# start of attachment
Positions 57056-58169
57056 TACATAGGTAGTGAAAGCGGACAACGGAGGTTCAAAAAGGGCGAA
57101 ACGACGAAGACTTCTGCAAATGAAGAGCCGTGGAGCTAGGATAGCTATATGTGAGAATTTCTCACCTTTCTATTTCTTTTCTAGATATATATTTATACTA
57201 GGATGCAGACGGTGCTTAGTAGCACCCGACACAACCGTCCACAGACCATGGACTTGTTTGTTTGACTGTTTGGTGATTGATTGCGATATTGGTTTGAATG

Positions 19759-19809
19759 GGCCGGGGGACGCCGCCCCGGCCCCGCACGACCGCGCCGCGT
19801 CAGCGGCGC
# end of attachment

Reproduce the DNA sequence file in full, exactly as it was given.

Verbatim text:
Positions 57056-58169
57056 TACATAGGTAGTGAAAGCGGACAACGGAGGTTCAAAAAGGGCGAA
57101 ACGACGAAGACTTCTGCAAATGAAGAGCCGTGGAGCTAGGATAGCTATATGTGAGAATTTCTCACCTTTCTATTTCTTTTCTAGATATATATTTATACTA
57201 GGATGCAGACGGTGCTTAGTAGCACCCGACACAACCGTCCACAGACCATGGACTTGTTTGTTTGACTGTTTGGTGATTGATTGCGATATTGGTTTGAATG

Positions 19759-19809
19759 GGCCGGGGGACGCCGCCCCGGCCCCGCACGACCGCGCCGCGT
19801 CAGCGGCGC